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Matrix Transformation of Images using .NET GDI+

, 4 Jul 2014
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Use of GDI+ Matrix class to perform image transformation.

Introduction

2D image transformation in .NET has been very much simplified by the Matrix class in the System.Drawing.Drawing2D namespace. In this article, I would like to share with the reader on the use of Matrix class for 2D image transformation.

Background

The Matrix class takes 6 elements arranged in 3 rows by 2 cols. For example, the default matrix constructed by the default constructor has value of ( 1,0,0,1,0,0 ). In matrix representation:

Sample screenshot

This is a simplification of:

Sample screenshot

The last column is always: Sample screenshot

Thus a translation transformation of movement of 3 in x-axis and 2 in the y-axis would be represented as:

Sample screenshot but internally is represented as Sample screenshot

An important thing to note is that the transformation matrix is post multiplied to the image vectors. For example, we have an image with 4 points: (1,1) ( 2,3) (5,0) (6 7). The image vectors would be represented as a 4 rows by 2 columns matrix:

Sample screenshot but internally is represented as Sample screenshot

When the transformation matrix is operated on the image matrix, the transformation matrix is multiplied on the right of the image matrix.

Sample screenshot

The last column of the resulting matrix is ignored. Thus the resulting image would have points (4,3) (5,5) (8,2) and (9,9).

A composite transformation is made up of the product of two or more matrices. Take for example, a scaling matrix with factor 2 in x-axis and 3 in y-axis.

Sample screenshot internally represented as Sample screenshot

When we have a composite transformation of a translation followed by a scaling, the scaling matrix would be multiplied to the right of the translation matrix:

Sample screenshot

Likewise, if we have a composite matrix of a scaling followed by a translation, the translation matrix would be multiplied to the right of the scaling matrix.

Multiplying to the right is also known as appending, and to the left as prepending. Matrices on the left are always operated first.

Matrix Transformation

In this article, I would focus only on the following transformations:

  • Rotation
  • Translation
  • Stretching (Scaling)
  • Flipping (Reflection)

To create a Matrix object:

 //This would create an identity matrix (1,0,0,1,0,0)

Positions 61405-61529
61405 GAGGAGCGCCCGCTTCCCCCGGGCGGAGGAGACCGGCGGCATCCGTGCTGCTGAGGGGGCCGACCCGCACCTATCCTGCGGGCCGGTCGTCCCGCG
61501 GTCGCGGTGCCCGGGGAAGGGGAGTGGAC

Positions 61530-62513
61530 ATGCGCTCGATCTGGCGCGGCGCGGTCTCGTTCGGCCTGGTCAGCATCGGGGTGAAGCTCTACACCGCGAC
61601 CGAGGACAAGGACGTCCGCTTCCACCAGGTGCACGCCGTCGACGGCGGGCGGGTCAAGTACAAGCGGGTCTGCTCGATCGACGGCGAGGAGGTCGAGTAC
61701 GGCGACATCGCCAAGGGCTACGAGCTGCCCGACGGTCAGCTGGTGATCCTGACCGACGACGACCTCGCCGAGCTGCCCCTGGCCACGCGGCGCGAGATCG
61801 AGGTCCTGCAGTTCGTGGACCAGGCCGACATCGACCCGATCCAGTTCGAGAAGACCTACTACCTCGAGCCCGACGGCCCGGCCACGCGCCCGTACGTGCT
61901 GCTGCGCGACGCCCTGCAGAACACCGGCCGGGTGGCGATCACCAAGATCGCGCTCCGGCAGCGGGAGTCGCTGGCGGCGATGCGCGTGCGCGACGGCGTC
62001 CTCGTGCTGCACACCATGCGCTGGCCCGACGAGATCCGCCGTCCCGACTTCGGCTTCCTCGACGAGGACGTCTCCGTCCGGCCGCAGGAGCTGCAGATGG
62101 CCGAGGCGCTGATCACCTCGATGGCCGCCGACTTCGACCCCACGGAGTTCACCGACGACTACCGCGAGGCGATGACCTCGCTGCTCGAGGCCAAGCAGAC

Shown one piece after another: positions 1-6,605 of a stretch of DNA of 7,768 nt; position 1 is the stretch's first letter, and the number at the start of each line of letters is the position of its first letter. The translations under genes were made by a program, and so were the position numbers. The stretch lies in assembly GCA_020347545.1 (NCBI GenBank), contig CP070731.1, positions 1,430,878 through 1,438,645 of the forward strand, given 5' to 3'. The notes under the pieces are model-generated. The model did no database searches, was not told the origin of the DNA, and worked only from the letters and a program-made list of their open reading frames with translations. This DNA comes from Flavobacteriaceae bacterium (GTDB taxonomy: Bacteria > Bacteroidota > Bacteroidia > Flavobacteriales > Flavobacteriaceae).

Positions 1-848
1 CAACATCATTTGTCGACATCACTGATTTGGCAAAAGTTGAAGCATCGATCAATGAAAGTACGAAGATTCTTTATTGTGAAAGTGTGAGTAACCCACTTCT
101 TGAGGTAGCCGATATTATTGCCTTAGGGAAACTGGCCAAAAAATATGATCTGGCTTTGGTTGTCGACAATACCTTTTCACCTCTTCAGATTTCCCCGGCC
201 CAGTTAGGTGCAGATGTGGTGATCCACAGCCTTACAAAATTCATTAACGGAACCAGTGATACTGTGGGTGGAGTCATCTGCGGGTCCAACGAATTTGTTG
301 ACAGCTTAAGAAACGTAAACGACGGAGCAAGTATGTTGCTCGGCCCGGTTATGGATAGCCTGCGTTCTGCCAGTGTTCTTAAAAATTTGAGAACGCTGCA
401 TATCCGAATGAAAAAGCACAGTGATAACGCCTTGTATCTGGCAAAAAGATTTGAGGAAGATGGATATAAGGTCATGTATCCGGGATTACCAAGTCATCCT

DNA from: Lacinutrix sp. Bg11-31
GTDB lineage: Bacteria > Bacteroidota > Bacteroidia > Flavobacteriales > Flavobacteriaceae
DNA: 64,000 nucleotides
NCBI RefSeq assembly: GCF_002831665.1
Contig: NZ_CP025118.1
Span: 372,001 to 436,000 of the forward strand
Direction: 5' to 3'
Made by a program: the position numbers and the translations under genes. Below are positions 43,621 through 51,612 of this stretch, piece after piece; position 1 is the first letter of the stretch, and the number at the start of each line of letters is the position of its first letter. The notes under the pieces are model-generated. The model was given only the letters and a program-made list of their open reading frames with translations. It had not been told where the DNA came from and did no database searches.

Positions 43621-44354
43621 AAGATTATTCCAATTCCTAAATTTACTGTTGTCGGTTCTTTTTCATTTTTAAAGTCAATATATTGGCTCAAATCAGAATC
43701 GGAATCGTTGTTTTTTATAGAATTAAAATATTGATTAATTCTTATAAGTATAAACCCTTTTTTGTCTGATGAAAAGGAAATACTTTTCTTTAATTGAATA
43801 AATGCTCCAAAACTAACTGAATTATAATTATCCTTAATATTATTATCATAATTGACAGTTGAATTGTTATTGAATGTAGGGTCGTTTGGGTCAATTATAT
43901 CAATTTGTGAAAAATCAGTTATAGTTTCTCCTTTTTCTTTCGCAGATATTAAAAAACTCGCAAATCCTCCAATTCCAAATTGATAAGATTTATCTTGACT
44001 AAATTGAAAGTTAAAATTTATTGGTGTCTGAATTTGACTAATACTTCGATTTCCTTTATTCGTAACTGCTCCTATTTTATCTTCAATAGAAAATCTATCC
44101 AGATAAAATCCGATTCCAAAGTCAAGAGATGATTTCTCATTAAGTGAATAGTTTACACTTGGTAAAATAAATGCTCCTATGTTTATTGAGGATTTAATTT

Matrix m=new Matrix();
'This would create a matrix with elements (1,0,0,1,0,0)
Dim m As New Matrix()

To initialize the values of the matrix at creation:

//This would create a matrix with elements (1,2,3,4,5,6)
 Matrix m=new Matrix(1,2,3,4,5,6);
'This would create a matrix with elements (1,2,3,4,5,6) 
Dim m As New Matrix(1, 2, 3, 4, 5, 6) 

The Matrix class implements various methods:

  • Rotate
  • Translate
  • Scale
  • Multiply

To create a composite matrix, first create a identity matrix. Then use the above methods to append/prepend the transformation.

Matrix m=new Matrix();

//move the origin to 200,200
m.Translate(200,200);
//rotate 90 deg clockwise
m.Rotate(90,MatrixOrder.Prepend);
Dim m As New Matrix()

'move the origin to 200,200
m.Translate(200, 200)
'rotate 90 deg clockwise
m.Rotate(90, MatrixOrder.Prepend)

In the above code, since the rotation transformation is prepended to the matrix, the rotation transformation would be performed first.

In matrix transformations, the order of operation is very important. A rotation followed by a translation is very different from a translation followed by a rotation, as illustrated below:

Sample screenshot

Using the Matrix Object

The following GDI+ objects make use of the Matrix object:

  • Graphics
  • Pen
  • GraphicsPath

Each of these has a Transform property which is a Matrix object. The default Tranform property is the identity matrix. All drawing operations that involve the Pen and Graphics objects would perform with respect to their Transform property.

Thus, for instance, if a 45 deg clockwise rotation matrix has been assigned to the Graphics object Transform property and a horizontal line is drawn, the line would be rendered with a tilt of 45 deg.

The operation of matrix transformation on a GraphicsPath is particularly interesting. When its Transform property is set, the GraphicsPath's PathPoints are changed to reflect the transformation.